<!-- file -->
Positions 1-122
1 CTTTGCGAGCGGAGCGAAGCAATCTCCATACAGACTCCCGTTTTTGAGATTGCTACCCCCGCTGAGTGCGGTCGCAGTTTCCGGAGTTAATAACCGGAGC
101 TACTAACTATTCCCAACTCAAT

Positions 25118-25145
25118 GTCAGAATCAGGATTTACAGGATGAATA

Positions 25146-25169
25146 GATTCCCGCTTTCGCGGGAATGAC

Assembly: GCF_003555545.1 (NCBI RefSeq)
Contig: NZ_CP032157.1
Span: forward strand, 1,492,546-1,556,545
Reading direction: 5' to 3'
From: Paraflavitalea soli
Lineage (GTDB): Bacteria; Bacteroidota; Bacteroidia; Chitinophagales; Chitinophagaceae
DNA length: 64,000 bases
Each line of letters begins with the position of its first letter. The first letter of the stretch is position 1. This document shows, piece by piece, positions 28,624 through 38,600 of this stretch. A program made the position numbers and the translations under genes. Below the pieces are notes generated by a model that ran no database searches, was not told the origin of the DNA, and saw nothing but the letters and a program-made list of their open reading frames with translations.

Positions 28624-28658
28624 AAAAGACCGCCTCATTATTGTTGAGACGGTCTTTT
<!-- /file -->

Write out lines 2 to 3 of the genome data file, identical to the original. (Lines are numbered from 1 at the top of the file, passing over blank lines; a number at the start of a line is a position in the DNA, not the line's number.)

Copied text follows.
1 CTTTGCGAGCGGAGCGAAGCAATCTCCATACAGACTCCCGTTTTTGAGATTGCTACCCCCGCTGAGTGCGGTCGCAGTTTCCGGAGTTAATAACCGGAGC
101 TACTAACTATTCCCAACTCAAT